Informal payments are an ingrained social institution in Greece. In some cases, they are also part of corruption in the health area, which includes a variety of other forms.
Objective: The objective of this paper is to measure and analyze the size and nature of informal payments in the Greek public hospitals, concentrating on payments made to health personnel to facilitate access to services and preferred providers.
Methods: We used a randomized countrywide sample of 1616 households, amounting to 4738 individuals. The survey methodology was telephone interviews with a questionnaire supported by the software of Computer Assisted Telephone Interviewing.
Results: Out of the total number of those reporting treatment in public hospitals (N=336), 36% reported at least one informal payment to a doctor. Of these, 42% reported it was given because of the fear of receiving sub-standard care (if they did not pay) and another 20% claimed that the doctor demanded such a payment. None of the socio-economic characteristics of the family were related to the size of extra (informal) payments. The probability of extra payments is 72% higher for patients aiming to "jump the queue", compared to those admitted through normal procedures. Also, surgical cases had a 137% higher probability for extra payments compared to non-surgical patients.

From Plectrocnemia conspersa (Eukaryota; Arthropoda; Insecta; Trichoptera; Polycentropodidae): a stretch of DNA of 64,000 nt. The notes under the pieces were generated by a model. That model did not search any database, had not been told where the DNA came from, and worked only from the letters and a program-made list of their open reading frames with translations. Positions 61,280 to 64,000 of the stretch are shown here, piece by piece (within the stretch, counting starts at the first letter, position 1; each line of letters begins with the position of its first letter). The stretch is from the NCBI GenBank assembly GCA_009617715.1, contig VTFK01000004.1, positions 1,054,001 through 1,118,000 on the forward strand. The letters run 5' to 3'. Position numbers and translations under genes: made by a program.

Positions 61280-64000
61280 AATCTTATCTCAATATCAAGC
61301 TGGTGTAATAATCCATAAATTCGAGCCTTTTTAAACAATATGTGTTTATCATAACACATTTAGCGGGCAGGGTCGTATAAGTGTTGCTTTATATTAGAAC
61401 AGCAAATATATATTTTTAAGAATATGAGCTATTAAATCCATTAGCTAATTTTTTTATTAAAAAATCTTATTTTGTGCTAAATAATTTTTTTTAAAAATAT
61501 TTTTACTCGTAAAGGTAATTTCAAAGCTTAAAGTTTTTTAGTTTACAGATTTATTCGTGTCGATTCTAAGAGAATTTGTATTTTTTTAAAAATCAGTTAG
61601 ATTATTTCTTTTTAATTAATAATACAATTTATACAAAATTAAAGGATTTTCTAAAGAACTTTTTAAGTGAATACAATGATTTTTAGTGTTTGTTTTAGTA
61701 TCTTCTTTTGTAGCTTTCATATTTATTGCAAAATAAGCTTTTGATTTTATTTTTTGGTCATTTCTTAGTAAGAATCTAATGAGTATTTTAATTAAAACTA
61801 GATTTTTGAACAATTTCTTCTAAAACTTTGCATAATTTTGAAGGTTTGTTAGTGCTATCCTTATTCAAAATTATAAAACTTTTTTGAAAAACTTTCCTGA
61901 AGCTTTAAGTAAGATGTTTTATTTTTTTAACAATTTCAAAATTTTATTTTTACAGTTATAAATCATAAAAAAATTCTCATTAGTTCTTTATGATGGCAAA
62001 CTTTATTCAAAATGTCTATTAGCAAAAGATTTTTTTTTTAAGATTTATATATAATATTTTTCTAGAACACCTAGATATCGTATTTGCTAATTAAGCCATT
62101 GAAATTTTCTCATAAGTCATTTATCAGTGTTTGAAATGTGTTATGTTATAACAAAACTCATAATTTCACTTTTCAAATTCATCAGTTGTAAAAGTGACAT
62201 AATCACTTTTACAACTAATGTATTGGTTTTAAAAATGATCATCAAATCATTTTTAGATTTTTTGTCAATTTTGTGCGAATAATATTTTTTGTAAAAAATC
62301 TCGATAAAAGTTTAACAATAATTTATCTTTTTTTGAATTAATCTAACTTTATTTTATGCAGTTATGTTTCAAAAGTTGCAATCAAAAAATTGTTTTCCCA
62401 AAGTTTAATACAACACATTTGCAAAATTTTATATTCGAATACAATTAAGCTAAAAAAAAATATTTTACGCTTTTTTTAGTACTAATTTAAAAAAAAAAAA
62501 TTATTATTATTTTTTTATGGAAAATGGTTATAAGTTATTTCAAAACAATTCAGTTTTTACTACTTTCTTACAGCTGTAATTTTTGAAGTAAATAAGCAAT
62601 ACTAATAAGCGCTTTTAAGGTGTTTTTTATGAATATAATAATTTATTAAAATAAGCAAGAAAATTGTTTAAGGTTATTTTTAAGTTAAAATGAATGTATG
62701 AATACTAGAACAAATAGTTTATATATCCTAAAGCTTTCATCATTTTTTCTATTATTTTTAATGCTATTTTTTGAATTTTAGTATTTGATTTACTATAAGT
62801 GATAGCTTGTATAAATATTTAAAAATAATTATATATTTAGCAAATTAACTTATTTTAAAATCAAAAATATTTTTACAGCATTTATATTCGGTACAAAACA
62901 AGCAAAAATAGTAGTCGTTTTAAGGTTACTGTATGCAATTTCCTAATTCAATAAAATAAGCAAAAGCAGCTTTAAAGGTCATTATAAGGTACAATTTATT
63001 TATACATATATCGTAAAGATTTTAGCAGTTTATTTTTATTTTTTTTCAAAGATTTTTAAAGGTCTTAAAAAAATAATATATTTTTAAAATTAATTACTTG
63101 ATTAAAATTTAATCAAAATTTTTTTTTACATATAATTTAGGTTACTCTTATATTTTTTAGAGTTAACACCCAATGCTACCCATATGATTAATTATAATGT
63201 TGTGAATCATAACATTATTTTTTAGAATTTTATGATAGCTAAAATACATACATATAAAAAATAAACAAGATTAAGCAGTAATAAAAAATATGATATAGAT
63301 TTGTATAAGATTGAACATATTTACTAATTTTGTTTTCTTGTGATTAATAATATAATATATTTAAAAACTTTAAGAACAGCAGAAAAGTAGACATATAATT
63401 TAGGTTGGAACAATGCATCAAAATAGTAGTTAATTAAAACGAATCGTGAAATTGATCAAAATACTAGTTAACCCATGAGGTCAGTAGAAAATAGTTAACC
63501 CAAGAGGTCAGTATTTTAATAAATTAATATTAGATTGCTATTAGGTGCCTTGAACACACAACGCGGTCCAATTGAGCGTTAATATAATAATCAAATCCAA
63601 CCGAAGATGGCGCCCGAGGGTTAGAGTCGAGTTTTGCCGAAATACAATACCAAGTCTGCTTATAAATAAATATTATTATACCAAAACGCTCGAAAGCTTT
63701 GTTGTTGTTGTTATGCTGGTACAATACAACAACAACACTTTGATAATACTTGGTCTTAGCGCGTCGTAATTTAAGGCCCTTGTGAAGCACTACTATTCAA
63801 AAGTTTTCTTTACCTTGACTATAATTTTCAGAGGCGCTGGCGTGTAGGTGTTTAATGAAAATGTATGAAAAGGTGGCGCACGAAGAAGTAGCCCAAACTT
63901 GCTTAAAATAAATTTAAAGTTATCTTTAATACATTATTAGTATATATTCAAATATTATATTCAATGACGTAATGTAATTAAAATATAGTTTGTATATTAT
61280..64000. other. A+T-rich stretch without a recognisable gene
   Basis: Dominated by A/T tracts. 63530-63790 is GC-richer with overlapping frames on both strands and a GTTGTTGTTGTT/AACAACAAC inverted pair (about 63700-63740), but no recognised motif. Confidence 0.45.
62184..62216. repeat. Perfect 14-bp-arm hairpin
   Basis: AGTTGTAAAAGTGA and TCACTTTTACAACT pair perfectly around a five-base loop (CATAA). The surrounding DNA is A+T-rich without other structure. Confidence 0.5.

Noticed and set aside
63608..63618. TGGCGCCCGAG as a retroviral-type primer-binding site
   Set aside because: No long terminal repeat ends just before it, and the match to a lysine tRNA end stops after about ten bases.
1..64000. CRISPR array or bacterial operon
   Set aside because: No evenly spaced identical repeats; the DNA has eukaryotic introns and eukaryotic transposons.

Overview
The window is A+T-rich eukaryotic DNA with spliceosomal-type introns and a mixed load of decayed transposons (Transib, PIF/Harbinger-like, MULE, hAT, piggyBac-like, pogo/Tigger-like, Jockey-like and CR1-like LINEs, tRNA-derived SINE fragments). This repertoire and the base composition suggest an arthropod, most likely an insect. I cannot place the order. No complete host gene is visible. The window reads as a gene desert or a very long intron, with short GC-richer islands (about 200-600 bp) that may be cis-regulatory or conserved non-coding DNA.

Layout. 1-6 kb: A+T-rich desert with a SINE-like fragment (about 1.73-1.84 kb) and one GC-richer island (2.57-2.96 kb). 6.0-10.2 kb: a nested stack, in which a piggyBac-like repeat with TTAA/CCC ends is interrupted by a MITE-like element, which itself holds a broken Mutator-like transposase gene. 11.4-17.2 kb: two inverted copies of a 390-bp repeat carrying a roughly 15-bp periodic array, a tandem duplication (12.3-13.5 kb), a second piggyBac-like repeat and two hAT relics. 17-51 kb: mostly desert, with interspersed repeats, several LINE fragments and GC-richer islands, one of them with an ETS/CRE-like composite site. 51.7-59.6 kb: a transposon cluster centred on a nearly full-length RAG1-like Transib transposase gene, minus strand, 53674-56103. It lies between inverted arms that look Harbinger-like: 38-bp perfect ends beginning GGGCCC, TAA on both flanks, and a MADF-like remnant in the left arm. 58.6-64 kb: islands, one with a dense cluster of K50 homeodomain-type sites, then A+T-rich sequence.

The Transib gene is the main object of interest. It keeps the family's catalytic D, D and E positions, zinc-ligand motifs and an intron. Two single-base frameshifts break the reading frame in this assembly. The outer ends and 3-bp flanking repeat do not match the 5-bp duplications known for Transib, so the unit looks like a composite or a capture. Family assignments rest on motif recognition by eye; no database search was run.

Conclusions: A very high percentage of informal payments are made in order to gain access to public hospitals and to receive a higher quality of services. Despite near universal coverage of the population by public health insurance, informal payments are widespread and a major source of inequity and inefficiency in the Greek health care system.